Shin splints

Footech President

Jacques Martin, D.S.S., B.Sc., C.Ped.
President, Footech Inc., Certified Pedorthist

Shin splints, or medial tibial stress syndrome, refers to pain experienced along the shin bone or tibia, between the knee and ankle. The involved muscles are the Tibialis Anterior and the Posterior Tibialis.

Risk Factors

The pain experienced in this common condition is the result of damage and inflammation of both the muscles and the tendons along the tibia. The injury is brought on by over-exertion, excessive impact on the muscle, or biomechanical irregularities. Risk factors for developing the condition include excessive pronation at the subtalar joint and excessively tight calf muscles.

Shin Splints and Overuse

Shin splints typically result from overuse of the muscles and tendons, and often occur in athletes and runners. Left unattended, shin splints can frequently become aggravated, swollen and tender to the touch. An X-ray may be needed to rule out stress fractures. Both flat feet and overpronation can cause shin splints. Instabilities in the foot can cause the anterior and posterior muscles to partially tear from the tibia. Regular icing, the use of non-steroidal anti-inflammatory (NSAID) medication, rest or a decrease in activity may reduce discomfort and swelling in acute cases of shin splints. However, recurrence of the condition is likely if the underlying cause of shin splints are not addressed.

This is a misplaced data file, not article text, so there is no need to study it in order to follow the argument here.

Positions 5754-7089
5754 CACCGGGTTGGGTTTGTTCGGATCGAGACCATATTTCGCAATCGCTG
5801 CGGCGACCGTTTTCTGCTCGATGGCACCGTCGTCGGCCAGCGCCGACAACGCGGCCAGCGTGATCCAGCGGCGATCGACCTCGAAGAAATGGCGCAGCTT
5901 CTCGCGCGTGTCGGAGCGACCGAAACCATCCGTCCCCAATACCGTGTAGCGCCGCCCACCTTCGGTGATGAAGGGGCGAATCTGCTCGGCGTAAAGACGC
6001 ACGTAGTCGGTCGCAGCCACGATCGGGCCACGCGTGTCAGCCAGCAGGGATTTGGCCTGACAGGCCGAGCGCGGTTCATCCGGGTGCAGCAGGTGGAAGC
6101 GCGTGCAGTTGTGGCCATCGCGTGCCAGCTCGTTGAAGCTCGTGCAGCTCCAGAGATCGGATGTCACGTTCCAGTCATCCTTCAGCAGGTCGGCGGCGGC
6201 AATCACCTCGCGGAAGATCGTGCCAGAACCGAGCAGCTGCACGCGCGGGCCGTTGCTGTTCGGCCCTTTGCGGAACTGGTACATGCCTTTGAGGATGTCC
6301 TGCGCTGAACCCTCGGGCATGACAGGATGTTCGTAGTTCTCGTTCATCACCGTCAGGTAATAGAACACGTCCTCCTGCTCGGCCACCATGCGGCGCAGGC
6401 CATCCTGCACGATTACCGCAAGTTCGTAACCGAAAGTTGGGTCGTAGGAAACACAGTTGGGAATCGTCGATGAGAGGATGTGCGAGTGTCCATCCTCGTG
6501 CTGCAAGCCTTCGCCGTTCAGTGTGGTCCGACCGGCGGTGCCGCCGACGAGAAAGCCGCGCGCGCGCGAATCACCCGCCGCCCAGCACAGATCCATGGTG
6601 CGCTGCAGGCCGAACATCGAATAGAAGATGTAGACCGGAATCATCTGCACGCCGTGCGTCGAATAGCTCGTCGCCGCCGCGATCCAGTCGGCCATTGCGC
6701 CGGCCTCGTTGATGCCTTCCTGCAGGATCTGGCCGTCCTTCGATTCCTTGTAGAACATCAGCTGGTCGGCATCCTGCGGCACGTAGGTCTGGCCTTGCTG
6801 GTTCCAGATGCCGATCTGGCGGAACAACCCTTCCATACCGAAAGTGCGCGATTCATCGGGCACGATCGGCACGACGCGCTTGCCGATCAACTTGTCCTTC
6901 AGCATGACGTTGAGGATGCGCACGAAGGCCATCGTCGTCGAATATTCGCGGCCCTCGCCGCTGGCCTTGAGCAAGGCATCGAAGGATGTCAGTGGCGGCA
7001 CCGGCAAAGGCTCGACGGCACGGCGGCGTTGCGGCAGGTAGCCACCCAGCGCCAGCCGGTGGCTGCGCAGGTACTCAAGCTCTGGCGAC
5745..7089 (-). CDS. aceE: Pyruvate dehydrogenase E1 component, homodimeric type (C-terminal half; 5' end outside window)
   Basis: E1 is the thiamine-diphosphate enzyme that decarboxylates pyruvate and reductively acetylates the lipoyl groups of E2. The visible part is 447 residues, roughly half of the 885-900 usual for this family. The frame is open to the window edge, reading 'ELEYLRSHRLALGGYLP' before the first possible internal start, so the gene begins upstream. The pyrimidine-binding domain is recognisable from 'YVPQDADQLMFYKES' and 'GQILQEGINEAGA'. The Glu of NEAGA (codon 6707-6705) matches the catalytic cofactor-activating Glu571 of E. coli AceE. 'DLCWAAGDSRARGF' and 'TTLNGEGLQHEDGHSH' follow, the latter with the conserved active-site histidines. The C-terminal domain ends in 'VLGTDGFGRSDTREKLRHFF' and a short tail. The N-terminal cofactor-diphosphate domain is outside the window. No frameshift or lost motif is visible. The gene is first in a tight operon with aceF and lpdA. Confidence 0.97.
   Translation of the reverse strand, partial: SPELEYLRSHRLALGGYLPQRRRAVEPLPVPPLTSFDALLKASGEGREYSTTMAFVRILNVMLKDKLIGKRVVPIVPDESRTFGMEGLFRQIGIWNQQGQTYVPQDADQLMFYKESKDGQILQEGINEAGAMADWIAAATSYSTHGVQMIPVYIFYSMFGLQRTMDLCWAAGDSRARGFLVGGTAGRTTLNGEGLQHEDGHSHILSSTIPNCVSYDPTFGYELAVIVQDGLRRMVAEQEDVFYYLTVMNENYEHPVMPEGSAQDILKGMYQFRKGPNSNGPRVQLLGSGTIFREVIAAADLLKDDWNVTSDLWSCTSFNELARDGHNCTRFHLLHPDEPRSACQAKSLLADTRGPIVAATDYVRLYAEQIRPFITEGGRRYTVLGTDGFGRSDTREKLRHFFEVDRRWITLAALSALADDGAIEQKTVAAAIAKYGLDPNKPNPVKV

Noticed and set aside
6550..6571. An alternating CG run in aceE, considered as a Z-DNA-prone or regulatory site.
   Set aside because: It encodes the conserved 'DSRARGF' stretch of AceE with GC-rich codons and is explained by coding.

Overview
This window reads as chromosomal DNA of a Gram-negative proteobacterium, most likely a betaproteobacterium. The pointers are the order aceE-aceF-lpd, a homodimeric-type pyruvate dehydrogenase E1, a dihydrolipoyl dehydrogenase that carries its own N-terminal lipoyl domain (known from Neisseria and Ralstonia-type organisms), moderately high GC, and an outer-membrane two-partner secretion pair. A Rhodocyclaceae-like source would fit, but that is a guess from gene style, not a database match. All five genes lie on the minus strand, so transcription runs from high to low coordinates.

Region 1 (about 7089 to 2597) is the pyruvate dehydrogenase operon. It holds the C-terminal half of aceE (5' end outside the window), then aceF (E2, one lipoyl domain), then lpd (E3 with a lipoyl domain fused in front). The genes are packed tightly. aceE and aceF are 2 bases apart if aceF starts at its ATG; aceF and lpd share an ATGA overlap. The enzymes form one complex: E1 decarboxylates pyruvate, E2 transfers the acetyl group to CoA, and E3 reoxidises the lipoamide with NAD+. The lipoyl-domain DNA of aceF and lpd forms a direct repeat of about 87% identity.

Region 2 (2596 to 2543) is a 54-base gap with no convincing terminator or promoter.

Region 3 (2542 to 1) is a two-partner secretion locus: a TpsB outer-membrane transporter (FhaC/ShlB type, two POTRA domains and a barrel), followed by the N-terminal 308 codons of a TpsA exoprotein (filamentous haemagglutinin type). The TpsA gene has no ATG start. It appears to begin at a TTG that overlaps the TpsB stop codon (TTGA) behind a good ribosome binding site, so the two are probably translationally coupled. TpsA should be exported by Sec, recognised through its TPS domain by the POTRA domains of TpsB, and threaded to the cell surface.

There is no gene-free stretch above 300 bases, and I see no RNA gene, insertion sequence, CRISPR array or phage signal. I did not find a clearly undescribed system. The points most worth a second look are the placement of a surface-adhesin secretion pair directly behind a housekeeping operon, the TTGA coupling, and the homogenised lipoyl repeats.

Shin Splints and Biomechanical Imbalances

Custom-fitted or customized foot orthotics are an effective treatment of the underlying foot instabilities that can lead to shin splints. A consultation with a certified orthotics provider will aim at correcting gait abnormalities by realigning the biomechanical function of the foot.

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